Teacher Furloughs, But No Tax Increase For Financially-Distressed Penn Hills School District
Penn Hills School District leaders say the district is in good shape for the next school year thanks to a last minute funding increase from the state.
The board unanimously approved a budget and a long-term financial recovery plan Saturday during a rescheduled meeting. The board had postponed its meeting this week as it waited for the state’s general assembly to approve a budget.
In a last-ditch effort, Democratic state Senator Jay Costa secured more than $3 million dollars for the cash-strapped district during this week’s budget negotiations. The move helped the school board avoid collecting more tax money from residents who already pay one of the highest tax rates in the county. The board also re-appointed six of the 35 employees that were furloughed last month.
Superintendent Nancy Hines said she is thankful for the support from Harrisburg, but cautions that this is only a one year reprieve.
“We cannot guarantee in this moment that this will continue. What is added in this year, this extra, will have to be accounted for and we will have to make it up in the next year,” she said.
Several of the nearly 50 community members at the meeting thanked the board for finding a way to sustain the financially-troubled district for at least another school year.
A February Allegheny County grand jury report found that Penn Hills was $172 million in debt. The report noted that its financial position is “catastrophic” and that it is unclear how the suburban district would continue to operate, let alone recover.
The financial downward spiral began in 2009 when the board approved a costly construction plan to build two new schools. At the time the suburban district was already operating at a deficit and enrollment was in decline. The report called the plan an “egregious example of abuse of public trust.”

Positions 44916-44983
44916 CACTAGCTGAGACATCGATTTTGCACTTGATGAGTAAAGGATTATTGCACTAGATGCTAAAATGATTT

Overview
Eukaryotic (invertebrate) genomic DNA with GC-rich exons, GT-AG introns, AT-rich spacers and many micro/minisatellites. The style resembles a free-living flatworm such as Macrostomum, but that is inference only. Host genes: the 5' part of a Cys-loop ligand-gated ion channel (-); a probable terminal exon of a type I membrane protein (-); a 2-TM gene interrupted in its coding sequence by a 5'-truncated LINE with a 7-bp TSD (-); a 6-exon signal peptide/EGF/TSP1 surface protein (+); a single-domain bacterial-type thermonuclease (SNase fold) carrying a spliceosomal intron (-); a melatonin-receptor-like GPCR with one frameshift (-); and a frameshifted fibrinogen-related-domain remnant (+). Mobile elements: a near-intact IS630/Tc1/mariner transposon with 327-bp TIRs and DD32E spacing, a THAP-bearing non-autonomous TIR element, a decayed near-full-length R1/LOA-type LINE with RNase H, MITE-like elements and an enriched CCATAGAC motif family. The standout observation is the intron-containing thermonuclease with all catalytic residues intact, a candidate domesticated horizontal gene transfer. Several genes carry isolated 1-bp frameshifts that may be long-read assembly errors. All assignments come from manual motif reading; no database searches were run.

Before that report, the dire state of the district was highlighted in Pennsylvania Auditor General Eugene DePasquale’s May 2016 evaluation. That report found that the district’s outstanding long term debt grew from under $11 million in 2009 to $167 million in 2015 and the General Fund decreased from a positive $3.4 million in 2010 to an $18.8 million deficit in 2015.
DePasquale said that at the current rate it would take until 2043 to pay off the district’s debt.
Dan Mastook agrees that this work is going to take a long time. He is the chief recovery officer for the district appointed by the state to help dig the district out of that debt after Penn Hills was put in financial recovery status in January.
Mastook said Saturday that restructuring staffing was part of the solution. He called it “rightsizing” the workforce. Until now the district hasn’t kept pace with reducing the staff size as enrollment continues to decrease.
He said class sizes for the district’s 3,400 students will remain the same and in some cases will be smaller. As for the financial plan the board unanimously approved Saturday, Mastook said leadership has to implement the initiatives he has outlined.
“There is some additional savings and additional reimbursement for the district if we are diligent in the next 12 months when we get ready for the 2020-21 budget,” he said noting that there is still “a lot of work to do.”
Hines said the recovery plan is not perfect, but at least the district knows how to move forward.
“The implementation will not be flawless,” she said. “But the key is we are going to have ongoing review, monitoring and adjusting. Beyond that we will have to have discipline and courage to implement that plan with fidelity.”
The February grand jury report did not recommend criminal charges and instead attributed the financial distress to incompetence. It also blamed the state department of education for failing in its watchdog role as the district overspent for years.
Board president Erin Vecchio said the state’s issuance of bonds to pay for the construction projects nearly a decade ago was similar to “predatory lending”.
“The state should have to take that [debt] because they knew we could never pay back that money. The federal government should have never given us the bonds for those schools because they knew we couldn’t pay back that money. Somebody needs to be held accountable and until they are, the taxpayers of Penn Hills are screwed,” she said.
The next step in the process is to deliver a copy of the financial recovery plan to state Education Secretary Pedro Rivera for review. If he approves the plan he could also approve transitional loan funds to help the district make changes indicated in the plan.
Mastook said as long as the board passes budgets where revenues exceed expenditures, “we have a chance here in Penn Hills.”